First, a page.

In Defense of Wikipedia

By Claire Wilson

October 30, 2023

I love Wikipedia. I have loved it for a very long time. It has been my friend and my late night confidant. It has opened my eyes to the world and given me a way to find answers to my questions, and even solutions to my problems. But through our tender and enduring relationship, I have watched in sadness as Wikipedia, my delightful friend, has been the subject of  unfair scrutiny and even persecution. 

Since elementary school, students have heard the same thing from teachers, “Wikipedia is not a reliable source.” Their reasoning? Wikipedia is open-source, meaning anyone can edit articles. While this makes it less than ideal for student research projects, it causes students to think of it as an infernal abyss festering with misinformation and they tend to avoid it altogether. The idea that Wikipedia is unreliable because anyone can edit it is true in part, but is not the full story. 

In March 2023, Sverrir Steinsson, a PhD student at George Washington University, investigated factors that influence the credibility of English Wikipedia over time, and found that: 

“Wikipedia transformed from a dubious source of information in its early years to an increasingly reliable one over time. Process tracing shows that early outcomes of disputes over rule interpretations in different corners of the encyclopedia demobilized certain types of editors (while mobilizing others) and strengthened certain understandings of Wikipedia’s ambiguous rules (while weakening others). Over time, Wikipedians who supported fringe content departed or were ousted.”

The Wikipedia logo, which conveys both its  language accessibility and the ever-expanding nature of the platform.

An example of vandalism in which content is replaced by an unintelligent and mean spirited insult.

Although Wikipedia has no strict rules, it does have policies that have solidified over time. Writers are to write from a neutral perspective, add citations, and resolve disputes in a civil manner. As noted by Steinsson, the simultaneous expulsion of disruptive contributors and creation of more concrete policies has resulted in an increasingly reliable encyclopedia. Over time, these policies have created an online community of like-minded intellectual individuals who thrive in an environment of ever-increasing accountability and collaboration. 

Finding out how reliable a certain Wikipedia article actually is is easier than one might think, thanks to its many innovative and exciting editing features. Citations allow readers to check where information came from and to evaluate the reliability of these sources. They also make Wikipedia a great starting place for research. If a student is writing a paper and wants to avoid directly quoting Wikipedia, citations make it easy to find articles and studies related to their topic. 

The watchlist is one of my favorites features, because it notifies users when an article on their watchlist has been edited. This allows users who are particularly knowledgeable in a certain field to check edits on their articles and remove vandalism or misinformation right away. In fact, journalist Gene Weingarten ran a test in 2007, wherein he intentionally vandalized his own biography to prove the inaccuracy of Wikipedia. The misinformation was removed 27 hours later by an editor who had Weingarten on his watchlist.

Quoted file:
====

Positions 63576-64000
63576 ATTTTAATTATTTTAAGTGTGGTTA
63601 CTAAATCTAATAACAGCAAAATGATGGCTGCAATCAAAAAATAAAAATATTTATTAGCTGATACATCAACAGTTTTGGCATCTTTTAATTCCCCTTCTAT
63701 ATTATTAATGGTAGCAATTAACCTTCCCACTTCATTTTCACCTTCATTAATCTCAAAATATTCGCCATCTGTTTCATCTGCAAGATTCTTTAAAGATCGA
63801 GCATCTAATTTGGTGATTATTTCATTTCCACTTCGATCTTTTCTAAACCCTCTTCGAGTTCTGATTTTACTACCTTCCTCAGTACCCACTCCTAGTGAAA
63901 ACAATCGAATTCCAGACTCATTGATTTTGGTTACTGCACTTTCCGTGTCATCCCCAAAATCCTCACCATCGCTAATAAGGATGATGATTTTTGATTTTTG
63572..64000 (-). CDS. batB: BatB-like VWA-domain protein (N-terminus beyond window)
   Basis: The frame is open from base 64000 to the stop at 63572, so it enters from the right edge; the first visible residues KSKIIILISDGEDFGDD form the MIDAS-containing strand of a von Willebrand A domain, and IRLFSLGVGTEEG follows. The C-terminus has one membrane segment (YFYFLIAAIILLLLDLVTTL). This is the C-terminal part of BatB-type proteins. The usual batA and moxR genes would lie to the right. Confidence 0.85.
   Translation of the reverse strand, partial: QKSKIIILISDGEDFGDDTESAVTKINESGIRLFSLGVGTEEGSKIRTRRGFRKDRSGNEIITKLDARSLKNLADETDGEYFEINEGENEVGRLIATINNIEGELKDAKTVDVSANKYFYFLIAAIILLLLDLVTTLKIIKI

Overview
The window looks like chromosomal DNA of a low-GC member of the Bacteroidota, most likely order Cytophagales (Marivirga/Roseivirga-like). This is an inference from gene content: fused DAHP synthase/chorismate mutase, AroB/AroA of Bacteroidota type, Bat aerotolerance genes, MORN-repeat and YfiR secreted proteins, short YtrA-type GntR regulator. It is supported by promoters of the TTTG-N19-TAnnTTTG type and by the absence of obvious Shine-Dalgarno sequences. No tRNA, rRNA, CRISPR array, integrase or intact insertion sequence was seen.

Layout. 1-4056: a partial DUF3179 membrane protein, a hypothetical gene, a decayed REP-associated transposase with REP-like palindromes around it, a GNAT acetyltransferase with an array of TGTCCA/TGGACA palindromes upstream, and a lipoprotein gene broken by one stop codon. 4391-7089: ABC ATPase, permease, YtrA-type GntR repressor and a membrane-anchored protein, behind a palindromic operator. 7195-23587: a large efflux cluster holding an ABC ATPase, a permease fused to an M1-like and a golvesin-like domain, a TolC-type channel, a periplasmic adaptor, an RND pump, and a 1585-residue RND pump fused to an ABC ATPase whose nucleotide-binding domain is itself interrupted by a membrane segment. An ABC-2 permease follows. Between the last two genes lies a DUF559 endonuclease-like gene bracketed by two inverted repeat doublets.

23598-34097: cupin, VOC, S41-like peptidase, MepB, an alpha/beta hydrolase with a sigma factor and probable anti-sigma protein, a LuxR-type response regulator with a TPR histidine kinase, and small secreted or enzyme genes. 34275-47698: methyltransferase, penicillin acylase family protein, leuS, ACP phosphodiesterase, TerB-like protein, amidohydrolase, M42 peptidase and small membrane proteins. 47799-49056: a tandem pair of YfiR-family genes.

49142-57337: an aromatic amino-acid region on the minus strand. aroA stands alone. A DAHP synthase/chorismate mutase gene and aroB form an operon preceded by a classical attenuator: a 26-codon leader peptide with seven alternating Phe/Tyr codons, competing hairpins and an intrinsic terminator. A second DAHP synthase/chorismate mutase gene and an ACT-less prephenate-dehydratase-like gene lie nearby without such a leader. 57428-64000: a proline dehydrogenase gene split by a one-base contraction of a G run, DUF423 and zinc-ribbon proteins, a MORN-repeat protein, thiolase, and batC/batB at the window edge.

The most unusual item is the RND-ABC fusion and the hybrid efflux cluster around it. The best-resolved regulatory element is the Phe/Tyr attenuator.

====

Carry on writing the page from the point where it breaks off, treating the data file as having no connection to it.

Although vandalism is usually noticed and edits reverted in a timely manner, misinformation often causes more public distrust of the platform after it has been taken down. According to a Slate article, “Screenshots of vandalized Wikipedia articles, even when reverted within minutes, often have a much longer afterlife in news reports and on social media, creating the public impression that the platform is more vulnerable to abuse than it actually is.” Today, Wikipedia is equipped with an anti-vandal bot, ClueBot, which uses machine learning to detect vandalism and revert the changes. 

So what makes Wikipedia so great? Why am I so in love with this beautiful and ever-growing vault of information? For starters, Wikipedia is completely free. It allows people everywhere to access information in 336 languages. With more than 6 million articles, it is by far the largest and most comprehensive compilation of human knowledge ever to exist. 

Wikipedia is written by contributors from every corner of the world who provide vastly different worldviews and experiences, while still writing from an unbiased perspective. This level of diversity of thought cannot be achieved in a typical encyclopedia written by contributors who come from similar academic and cultural backgrounds. These encyclopedias are usually seen as more reliable, but they aren’t updated anywhere near as much as Wikipedia, where every second, more than two articles are updated, and, on average, 545 articles are created each day. 

I love Wikipedia because of its free, open source format which makes information accessible to people everywhere. I love the community of editors that work tirelessly to improve articles. I love it because it is imperfect and always improving. Wikipedia is fun and exciting, and I look forward to seeing what comes next in our relationship. 

For more information: Rule Ambiguity, Institutional Clashes, and Population Loss: How Wikipedia Became the Last Good Place on the Internet | American Political Science Review | Cambridge Core